The founder and former owner of the trendy camera and camera gear website DPReview has gone public in shaming Amazon’s CEO.
As we and others previously reported, Amazon is in the process of shutting down the famous, enormous and very popular website DPReview, which it bought from its founders in 2007.
For apparent reasons involving overall cost cutting, the online retail and cloud services giant, with over 149 billion in annual revenues and $13 billion in operating income (as of 2022), has decided that DPReview was just too much of a burden to keep running.
Apparently, it’s also too much of a bother to even keep up as an archived site.
For these reasons, DPReview has declared that it will stop publishing new content as of April 10th and will close down completely at some point soon after that.
As the site’s announcement ominously states, DPReview “will be available in read-only mode for a limited period afterwards.”
Picking a posture that shouldn’t be too surprising, the site’s founder, Phill Askey, has publicly decried this decision and called Amazon CEO Andy Jassy’s decision “a waste”.
Askey founded DPReview in 1998 and successfully ran the site for roughly 10 years, making it into one of the most popular web destinations for all things camera-related.
In 2007 however, he sold the site to the retail giant. He then stayed with the company as an executive for a further 3 years until leaving in 2010.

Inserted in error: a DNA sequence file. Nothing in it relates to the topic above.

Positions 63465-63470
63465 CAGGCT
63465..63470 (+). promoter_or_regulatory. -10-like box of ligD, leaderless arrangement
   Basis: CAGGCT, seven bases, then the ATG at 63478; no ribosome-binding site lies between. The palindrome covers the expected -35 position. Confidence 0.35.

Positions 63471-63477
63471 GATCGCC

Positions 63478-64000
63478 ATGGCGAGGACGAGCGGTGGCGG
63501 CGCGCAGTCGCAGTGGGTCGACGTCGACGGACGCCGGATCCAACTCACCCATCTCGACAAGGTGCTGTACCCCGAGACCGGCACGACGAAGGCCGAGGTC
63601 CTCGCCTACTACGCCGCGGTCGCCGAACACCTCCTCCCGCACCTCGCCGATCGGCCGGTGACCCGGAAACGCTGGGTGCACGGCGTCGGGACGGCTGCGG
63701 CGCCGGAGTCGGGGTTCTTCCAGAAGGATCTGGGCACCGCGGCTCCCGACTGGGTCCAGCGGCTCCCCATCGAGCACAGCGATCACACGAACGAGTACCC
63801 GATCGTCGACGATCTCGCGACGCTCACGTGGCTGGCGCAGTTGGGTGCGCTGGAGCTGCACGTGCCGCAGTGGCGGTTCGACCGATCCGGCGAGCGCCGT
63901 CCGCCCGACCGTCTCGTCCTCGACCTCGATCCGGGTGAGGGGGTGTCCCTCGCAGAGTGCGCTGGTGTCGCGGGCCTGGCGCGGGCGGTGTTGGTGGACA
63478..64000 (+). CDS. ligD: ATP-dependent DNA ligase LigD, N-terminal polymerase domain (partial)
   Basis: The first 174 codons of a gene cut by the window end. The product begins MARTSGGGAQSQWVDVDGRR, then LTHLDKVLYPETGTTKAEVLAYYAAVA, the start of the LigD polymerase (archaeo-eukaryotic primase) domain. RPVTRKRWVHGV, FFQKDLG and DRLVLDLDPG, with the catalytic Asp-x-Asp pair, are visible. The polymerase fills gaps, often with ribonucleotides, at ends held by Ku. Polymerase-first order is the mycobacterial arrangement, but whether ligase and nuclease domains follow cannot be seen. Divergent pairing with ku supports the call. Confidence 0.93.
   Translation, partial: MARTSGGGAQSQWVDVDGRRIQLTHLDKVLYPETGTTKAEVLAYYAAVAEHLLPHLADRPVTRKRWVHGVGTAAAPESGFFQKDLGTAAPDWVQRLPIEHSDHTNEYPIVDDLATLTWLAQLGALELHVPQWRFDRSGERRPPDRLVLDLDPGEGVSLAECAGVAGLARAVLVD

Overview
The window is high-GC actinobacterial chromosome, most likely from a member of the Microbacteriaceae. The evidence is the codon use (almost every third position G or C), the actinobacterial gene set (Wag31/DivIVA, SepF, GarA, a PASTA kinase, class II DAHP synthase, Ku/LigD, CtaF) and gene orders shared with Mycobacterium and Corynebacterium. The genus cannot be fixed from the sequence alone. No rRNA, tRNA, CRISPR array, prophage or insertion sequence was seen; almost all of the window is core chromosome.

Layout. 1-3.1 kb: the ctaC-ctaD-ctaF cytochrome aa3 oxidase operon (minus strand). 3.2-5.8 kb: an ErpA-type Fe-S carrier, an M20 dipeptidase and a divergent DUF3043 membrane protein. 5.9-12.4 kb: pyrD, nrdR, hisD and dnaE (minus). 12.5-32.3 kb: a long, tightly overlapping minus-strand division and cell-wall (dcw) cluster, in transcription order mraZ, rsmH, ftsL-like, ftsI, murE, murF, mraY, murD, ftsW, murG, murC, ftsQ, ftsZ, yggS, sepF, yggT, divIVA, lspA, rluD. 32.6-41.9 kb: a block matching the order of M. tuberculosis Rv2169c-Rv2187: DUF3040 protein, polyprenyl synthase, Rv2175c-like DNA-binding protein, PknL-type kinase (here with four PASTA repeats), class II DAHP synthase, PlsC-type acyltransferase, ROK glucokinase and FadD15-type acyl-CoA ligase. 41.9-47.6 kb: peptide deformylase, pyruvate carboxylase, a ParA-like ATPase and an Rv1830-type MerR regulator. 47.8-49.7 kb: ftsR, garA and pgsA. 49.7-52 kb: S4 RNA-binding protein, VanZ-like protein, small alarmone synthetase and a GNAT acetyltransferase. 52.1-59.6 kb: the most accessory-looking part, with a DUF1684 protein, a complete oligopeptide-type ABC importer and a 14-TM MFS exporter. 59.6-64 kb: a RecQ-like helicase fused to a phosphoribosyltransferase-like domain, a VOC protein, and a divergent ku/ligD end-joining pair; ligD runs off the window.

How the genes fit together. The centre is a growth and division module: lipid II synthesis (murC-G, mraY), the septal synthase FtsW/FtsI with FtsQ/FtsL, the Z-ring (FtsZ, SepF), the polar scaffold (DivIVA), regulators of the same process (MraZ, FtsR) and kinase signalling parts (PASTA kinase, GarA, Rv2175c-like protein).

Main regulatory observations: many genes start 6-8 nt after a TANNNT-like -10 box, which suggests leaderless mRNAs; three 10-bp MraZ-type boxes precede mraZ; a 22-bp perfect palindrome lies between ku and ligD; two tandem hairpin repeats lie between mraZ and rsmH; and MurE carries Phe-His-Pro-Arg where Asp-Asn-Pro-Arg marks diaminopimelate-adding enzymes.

A detailed opinion by Askey about the site’s imminent shutdown was curiously delayed. After DPReview’s declaration, he only tweeted “I’m obviously devastated to hear this news which has come as a complete shock. I’m a little lost for words at this point.”
— Phil Askey (@philask) March 22, 2023
He then stayed quiet until now finally elaborating much further in a recent LinkedIn article in which he tagged Amazon’s CEO:
“DPReview has 8,800 news articles, 1,300 reviews (including 180+ video reviews), 160 opinion pieces, 160 interviews, 1,700+ sample galleries almost all created by dpreview staff stretching back to 1998.
From the community, easily the most active and passionate in any category there are over 47 million forum posts and the challenges system has over 1.1 million photographs.
It is the number one result for any photography-related search (and has been for almost its entire life).
I truly hope that Andy Jassy can see what a waste tearing this team apart and burning all this content will be, and what a huge loss it would be to the photography community and the Internet as a whole.”
DPReview is of course going to be shut down anyhow, but it definitively is strange that its Amazon-appointed administration has made it flatly clear that they have no plans to leave the site up as an archived copy.
Doing this would cost even a small company relatively little; for Amazon, it would be a completely insignificant burden.
This is especially true in this case since the large volume of photos and other media stored with the site over the last 23 years are all kept on Amazon’s own cloud servers anyhow.
Fortunately, fans of the site’s reviews won’t be losing access to its trove of content. This is thanks to third-party efforts like the Internet Archive’s WayBackMachine.
Another organization doing the same is the Archive Team, which is apparently archiving all of DPReview’s content from at least the last decade or so.